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Date:	Wed, 29 Jun 2011 00:57:14 +0200
From:	Jan Kara <>
To:	"Moffett, Kyle D" <>
Cc:	Jan Kara <>, Ted Ts'o <>,
	Lukas Czerner <>,
	Sean Ryle <>,
	"" <>,
	"" <>,
	Sachin Sant <>,
	"Aneesh Kumar K.V" <>
Subject: Re: Bug#615998: linux-image-2.6.32-5-xen-amd64: Repeatable "kernel
 BUG at fs/jbd2/commit.c:534" from Postfix on ext4

On Tue 28-06-11 14:30:55, Moffett, Kyle D wrote:
> This is really helpful to me, but it's deviated a bit from solving
> the original bug.  Based on the last log that I generated showing that
> the error occurs in journal_stop(), what else should I be testing?
  I was looking at it for a while but so far I have no idea...

> Further discussion of the exact behavior of data-journalling below:
> On Jun 28, 2011, at 05:36, Jan Kara wrote:
> > On Mon 27-06-11 23:21:17, Moffett, Kyle D wrote:
> > Actually, normal desktop might be quite happy with non-journaled filesystem
> > when fsck is fask enough.
> No, because fsck can occasionally fail on a non-journalled filesystem, and
> then the Joe user is sitting there staring at an unhappy console prompt with
> a lot of cryptic error messages.
> It's also very bad for any kind of embedded or server environment that might
> need to come back up headless.
  OK, I agree.

> >> data=ordered:
> >>  Data appended to a file will be written before the metadata
> >>  extending the length of the file is written, and in certain cases
> >>  the data will be written before file renames (partial ordering),
> >>  but the data itself is unjournalled, and may be only partially
> >>  complete for updates.
> >>  + Does not write data to the media twice
> >>  + A crash or power failure will not leave old uninitialized data
> >>    in files.
> >>  - Data writes to files may only partially complete in the event
> >>    of a crash.  No problems for logfiles, or self-journalled
> >>    application databases, but others may experience partial writes
> >>    in the event of a crash and need recovery.
> > 
> > Correct, one should also note that noone guarantees order in which data
> > hits the disk - i.e. when you do write(f,"a"); write(f,"b"); and these are
> > overwrites it may happen that "b" is written while "a" is not.
> Yes, right, I should have mentioned that too.  If a program wants
> data-level ordering then it must issue an fsync() or fdatasync().
> Just to confirm, an file write in data=ordered mode can be only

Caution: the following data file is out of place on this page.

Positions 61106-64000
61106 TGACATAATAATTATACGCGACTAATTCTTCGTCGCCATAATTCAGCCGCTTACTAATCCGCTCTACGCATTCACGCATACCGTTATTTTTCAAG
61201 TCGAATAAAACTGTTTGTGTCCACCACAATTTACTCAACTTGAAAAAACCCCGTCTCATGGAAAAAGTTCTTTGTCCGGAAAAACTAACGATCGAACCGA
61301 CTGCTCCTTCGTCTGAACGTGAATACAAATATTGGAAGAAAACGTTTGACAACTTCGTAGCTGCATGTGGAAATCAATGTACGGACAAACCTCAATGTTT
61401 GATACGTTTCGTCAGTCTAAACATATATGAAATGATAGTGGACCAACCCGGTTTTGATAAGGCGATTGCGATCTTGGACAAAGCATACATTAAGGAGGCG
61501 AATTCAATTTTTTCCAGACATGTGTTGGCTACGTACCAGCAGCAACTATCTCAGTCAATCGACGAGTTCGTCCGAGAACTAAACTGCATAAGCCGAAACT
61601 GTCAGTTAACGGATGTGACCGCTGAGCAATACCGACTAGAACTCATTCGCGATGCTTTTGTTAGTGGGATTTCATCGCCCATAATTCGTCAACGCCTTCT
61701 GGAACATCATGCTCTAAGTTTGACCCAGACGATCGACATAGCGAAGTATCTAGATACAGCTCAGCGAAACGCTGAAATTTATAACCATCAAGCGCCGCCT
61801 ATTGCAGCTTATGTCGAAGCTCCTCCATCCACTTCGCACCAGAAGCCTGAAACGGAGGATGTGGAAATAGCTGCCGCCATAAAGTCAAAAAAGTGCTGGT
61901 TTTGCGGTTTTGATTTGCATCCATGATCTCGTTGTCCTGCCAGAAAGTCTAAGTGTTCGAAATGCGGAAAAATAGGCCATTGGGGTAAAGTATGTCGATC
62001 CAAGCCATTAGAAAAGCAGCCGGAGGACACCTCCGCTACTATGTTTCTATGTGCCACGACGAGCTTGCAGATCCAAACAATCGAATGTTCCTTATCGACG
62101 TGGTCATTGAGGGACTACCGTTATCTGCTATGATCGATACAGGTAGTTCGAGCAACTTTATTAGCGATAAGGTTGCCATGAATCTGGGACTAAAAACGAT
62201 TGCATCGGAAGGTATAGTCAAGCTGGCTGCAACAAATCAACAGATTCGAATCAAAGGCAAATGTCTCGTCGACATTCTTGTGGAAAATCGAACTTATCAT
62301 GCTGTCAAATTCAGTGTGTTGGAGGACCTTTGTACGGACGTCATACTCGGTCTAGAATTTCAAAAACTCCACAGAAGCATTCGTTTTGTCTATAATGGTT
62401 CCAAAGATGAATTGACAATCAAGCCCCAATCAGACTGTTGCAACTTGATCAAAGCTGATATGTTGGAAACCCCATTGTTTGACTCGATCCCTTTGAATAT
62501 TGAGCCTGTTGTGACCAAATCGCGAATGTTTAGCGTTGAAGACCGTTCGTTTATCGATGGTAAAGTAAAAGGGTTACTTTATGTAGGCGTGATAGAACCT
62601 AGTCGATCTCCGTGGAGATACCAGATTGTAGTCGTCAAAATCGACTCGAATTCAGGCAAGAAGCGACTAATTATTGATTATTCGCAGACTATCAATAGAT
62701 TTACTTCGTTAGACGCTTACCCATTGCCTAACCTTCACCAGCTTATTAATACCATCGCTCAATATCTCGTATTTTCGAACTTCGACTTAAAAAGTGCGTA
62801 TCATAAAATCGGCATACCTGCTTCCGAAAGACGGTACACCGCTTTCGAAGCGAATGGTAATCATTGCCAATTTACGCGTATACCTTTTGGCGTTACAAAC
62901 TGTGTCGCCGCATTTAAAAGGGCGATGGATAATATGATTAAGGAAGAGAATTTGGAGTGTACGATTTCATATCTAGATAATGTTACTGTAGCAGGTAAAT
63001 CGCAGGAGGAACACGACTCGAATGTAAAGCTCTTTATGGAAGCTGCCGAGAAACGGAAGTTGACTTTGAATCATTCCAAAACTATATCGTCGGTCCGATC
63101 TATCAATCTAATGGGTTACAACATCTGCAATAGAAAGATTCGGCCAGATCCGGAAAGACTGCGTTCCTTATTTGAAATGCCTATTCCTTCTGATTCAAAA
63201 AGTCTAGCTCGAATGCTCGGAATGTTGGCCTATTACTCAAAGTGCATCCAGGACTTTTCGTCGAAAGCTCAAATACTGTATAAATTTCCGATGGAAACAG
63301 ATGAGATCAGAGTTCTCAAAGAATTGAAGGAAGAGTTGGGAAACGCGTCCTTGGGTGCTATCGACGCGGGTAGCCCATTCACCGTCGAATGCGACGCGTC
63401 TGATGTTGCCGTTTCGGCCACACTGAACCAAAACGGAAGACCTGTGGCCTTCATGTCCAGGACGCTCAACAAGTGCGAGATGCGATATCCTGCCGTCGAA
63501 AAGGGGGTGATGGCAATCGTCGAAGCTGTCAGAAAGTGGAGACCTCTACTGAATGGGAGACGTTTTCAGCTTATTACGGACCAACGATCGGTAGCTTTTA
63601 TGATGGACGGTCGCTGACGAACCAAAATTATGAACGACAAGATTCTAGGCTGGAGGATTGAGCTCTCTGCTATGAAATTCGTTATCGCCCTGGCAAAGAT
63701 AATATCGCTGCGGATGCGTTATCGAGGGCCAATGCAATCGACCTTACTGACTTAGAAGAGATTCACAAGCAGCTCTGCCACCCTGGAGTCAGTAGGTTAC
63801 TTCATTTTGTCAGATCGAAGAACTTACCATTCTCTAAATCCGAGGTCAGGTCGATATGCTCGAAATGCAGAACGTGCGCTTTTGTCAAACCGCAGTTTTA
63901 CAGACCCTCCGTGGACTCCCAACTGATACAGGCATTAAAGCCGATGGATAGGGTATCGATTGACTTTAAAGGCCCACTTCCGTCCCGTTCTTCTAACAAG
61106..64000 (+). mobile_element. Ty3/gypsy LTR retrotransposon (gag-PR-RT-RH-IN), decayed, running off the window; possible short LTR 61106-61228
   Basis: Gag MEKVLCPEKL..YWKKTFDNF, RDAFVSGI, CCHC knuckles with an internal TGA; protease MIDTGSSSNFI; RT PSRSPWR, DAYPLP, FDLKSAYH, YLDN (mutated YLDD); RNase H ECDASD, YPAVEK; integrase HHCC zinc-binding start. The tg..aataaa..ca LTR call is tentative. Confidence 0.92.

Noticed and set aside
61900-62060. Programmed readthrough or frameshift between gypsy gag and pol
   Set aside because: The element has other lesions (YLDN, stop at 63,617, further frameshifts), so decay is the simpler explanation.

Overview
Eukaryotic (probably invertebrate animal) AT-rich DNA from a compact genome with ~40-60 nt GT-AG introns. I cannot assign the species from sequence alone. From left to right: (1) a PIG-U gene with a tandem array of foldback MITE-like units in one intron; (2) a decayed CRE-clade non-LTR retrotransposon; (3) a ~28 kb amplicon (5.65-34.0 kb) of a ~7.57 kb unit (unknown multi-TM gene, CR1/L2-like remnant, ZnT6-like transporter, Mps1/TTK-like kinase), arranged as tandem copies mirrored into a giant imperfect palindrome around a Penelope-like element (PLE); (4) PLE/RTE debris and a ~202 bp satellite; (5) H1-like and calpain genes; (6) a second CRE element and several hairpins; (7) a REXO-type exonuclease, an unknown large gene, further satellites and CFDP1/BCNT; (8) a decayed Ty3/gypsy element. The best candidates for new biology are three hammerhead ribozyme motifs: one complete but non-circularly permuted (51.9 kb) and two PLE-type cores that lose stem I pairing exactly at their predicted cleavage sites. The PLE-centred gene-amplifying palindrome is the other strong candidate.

> partially written during a hard shutdown:
>   char a[512] = "aaaaaaaaaaaaaaa"...;
>   char b[512] = "bbbbbbbbbbbbbbb"...;
>   write(fd, a, 512);
>   fsync(fd);
>   write(fd, b, 512);  <== Hard poweroff here
>   fsync(fd);
> The data on disk could contain any mix of "b"s and "a"s, and possibly
> even garbage data depending on the operation of the disk firmware,
> correct?

> >> data=journalled:
> >>  Data and metadata are both journalled, meaning that a given data
> >>  write will either complete or it will never occur, although the
> >>  precise ordering is not guaranteed.  This also implies all of the
> >>  data<=>metadata guarantees of data=ordered.
> >>  + Direct IO data writes are effectively "atomic", resulting in
> >>    less likelihood of data loss for application databases which do
> >>    not do their own journalling.  This means that a power failure
> >>    or system crash will not result in a partially-complete write.
> > 
> > Well, direct IO is atomic in data=journal the same way as in data=ordered.
> > It can happen only half of direct IO write is done when you hit power
> > button at the right moment - note this holds for overwrites.  Extending
> > writes or writes to holes are all-or-nothing for ext4 (again both in
> > data=journal and data=ordered mode).
> My impression of journalled data was that a single-sector write would
> be written checksummed into the journal and then later into the actual
> filesystem, so it would either complete (IE: journal entry checksum is
> OK and it gets replayed after a crash) or it would not (IE: journal
> entry does not checksum and therefore the later write never happened
> and the entry is not replayed).
  Umm, right. This is true. That's another guarantee of data=journal mode I
didn't think of.

> >>  - Cached writes are not atomic
> >>  + For small cached file writes (of only a few filesystem pages)
> >>    there is a good chance that kernel writeback will queue the
> >>    entire write as a single I/O and it will be "protected" as a
> >>    result.  This helps reduce the chance of serious damage to some
> >>    text-based database files (such as those for some Wikis), but
> >>    is obviously not a guarantee.
> > Page sized and page aligned writes are atomic (in both data=journal and
> > data=ordered modes). When a write spans multiple pages, there are chances
> > the writes will be merged in a single transaction but no guarantees as you
> > properly write.
> I don't know that our definitions of "atomic write" are quite the same...
> I'm assuming that filesystem "atomic write" means that even if the disk
> itself does not guarantee that a single write will either complete or it
> will be discarded, then the filesystem will provide that guarantee.
  OK. There are different levels of "disk does not guarantee atomic writes"
though. E.g. flash disks don't guarantee atomic writes but even more they
actually corrupt unrelated blocks on power failure so any filesystem is
actually screwed on power failure. For standard rotating drives I'd rely on
the drive being able to write a full fs block (4k) although I agree noone
really guarantees this.

Jan Kara <>
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